Spectrophotometer; Principles, Working, Types, and Applications


What is Spectrophotometer?

A spectrophotometer is a device that calculates how much light a sample has absorbed.

The Beckman DU spectrophotometer was developed in 1940 at the National Technologies Laboratory (NTL) by scientist Arnold J. Beckman and his coworkers.

A spectrophotometer measures the absorbance of a substance at a certain wavelength.

It uses a light source that can produce several wavelengths, each with a particular wavelength.

Part of the light source is absorbed after it passes through a test sample. The relationship between the sample’s absorbance and concentration is linear.

Light Absorption

When it hits a colored solution, light is either absorbed or transmitted. White light is made up of all colors, but a colored substance absorbs them all and only transmits one color. This color is what it is.

Before reading the test sample, the spectrophotometer must be calibrated by inserting a cuvette containing a control solution. Zeroing of the spectrophotometer refers to the procedure of device calibration.

Principle of a Spectrophotometer

The spectrophotometer method is used to calculate the wavelength-dependent intensity of light. This is accomplished by diffracting the light beam into a variety of wavelengths, using a charge-coupled device to measure the intensities, and visualizing the outcomes first on the detector and then on the display device.

When a beam of incident light with intensity I0 passes through a solution, some of the light is reflected (Ir), some of it is absorbed (Ia), and the remaining light is transmitted (photometric technique), according to the spectrophotometer.

Following the dispersive device and before the detector, the sample solution is put into the cuvette (glass tubes). The constant thickness and length of the optical path distinguish the cuvette from the test tubes. The cuvette is often constructed of quartz or glass. The spectrophotometer is founded on two basic equations of photometry that demonstrate the mathematical link between the amounts of light absorbed and the substance concentration.


The Chemistry behind Beer’s Law: A Closer Look

This was developed in 1852 by German scientist and mathematician August Beer, who stated that a substance’s absorptive ability is directly proportional to its concentration in a solution.

Beer’s Law can be expressed as follows:

                                              A = εcL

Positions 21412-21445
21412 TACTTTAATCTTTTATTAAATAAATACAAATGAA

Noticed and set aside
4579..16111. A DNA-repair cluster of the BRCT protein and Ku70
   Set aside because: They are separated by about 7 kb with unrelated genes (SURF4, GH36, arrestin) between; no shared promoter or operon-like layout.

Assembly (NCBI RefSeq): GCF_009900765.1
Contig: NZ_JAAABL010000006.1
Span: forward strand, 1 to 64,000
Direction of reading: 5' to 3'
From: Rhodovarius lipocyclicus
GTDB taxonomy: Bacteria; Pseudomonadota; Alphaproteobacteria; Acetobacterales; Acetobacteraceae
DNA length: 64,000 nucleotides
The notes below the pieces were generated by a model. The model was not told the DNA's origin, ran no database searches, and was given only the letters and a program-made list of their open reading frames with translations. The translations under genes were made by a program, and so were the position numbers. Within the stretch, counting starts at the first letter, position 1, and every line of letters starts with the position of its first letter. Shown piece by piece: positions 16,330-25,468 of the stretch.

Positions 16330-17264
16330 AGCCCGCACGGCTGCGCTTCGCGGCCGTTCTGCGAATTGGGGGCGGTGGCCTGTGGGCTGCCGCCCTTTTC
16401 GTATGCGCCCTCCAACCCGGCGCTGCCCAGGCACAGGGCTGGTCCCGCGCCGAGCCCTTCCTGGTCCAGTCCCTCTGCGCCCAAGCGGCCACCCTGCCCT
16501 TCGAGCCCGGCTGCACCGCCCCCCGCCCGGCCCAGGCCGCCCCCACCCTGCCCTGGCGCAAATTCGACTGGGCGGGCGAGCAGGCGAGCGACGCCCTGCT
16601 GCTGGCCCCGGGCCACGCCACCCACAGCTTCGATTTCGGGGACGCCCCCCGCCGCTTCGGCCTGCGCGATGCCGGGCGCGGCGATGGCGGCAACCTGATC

A= absorbance of light

ε = molar absorptivity

L = sample path length

c = solution concentration of the substance

The concentration of a specimen can be easily determined by making a graph using standard solutions, unlike many modern devices that calculate Beer’s Law calculations by simply comparing a blank cuvette with a sample. In the graphing approach, absorbance and concentration are assumed to have a linear relationship, which is ideal for diluted solutions. This was developed in 1852 by German scientist and mathematician August Beer, who stated that a substance’s absorptive ability is directly proportional to its concentration in a solution.

The Chemistry behind Beer’s Law: A Closer Look

According to Lambert’s law of absorption, similar parts inside the same absorbing material absorb equivalent amounts of light that penetrate them.

Lambert studied the transmission of monochromatic light (light with a single wavelength) by uniform solid materials. He noticed that each additional unit layer of the medium absorbed an equal amount of the light passing through it, demonstrating the significant influence the thickness of the solid substance had on how much light transmitted through it. The term “light path length” refers to the medium’s thickness.

In its simplest form,

Beer-law, Lambert’s which states that the amount of light absorbed by a color solution is directly proportional to the solution’s concentration and the length of a light path through the solution, serves as the foundation for the Spectrophotometer’s operation.


A = cL


            A = Absorbance / Optical density of the solution

            c = Concentration of solution

            L = Path length

             ∈ = molar absorptivity

Working of Spectrophotometers

  • A spectrophotometer must first be calibrated before it can be used, and this is done using standard solutions with the known concentration of the solute that has to be determined in the test solution. For this, the standard solutions are poured into the cuvettes and positioned in the spectrophotometer’s cuvette holder.
  • The solution is illuminated by a beam of light with a specified wavelength that is used in the test. The light beam travels through a sequence of mirrors, prisms, and diffraction gratings before arriving at the solution. The diffraction grating allows the required wavelength to pass through it and reach the cuvette containing the standard or test solutions.
  • These mirrors are used for light navigation in the spectrophotometer. The prism splits the beam of light into multiple wavelengths. It examines the reflected light and contrasts it with a known standard solution.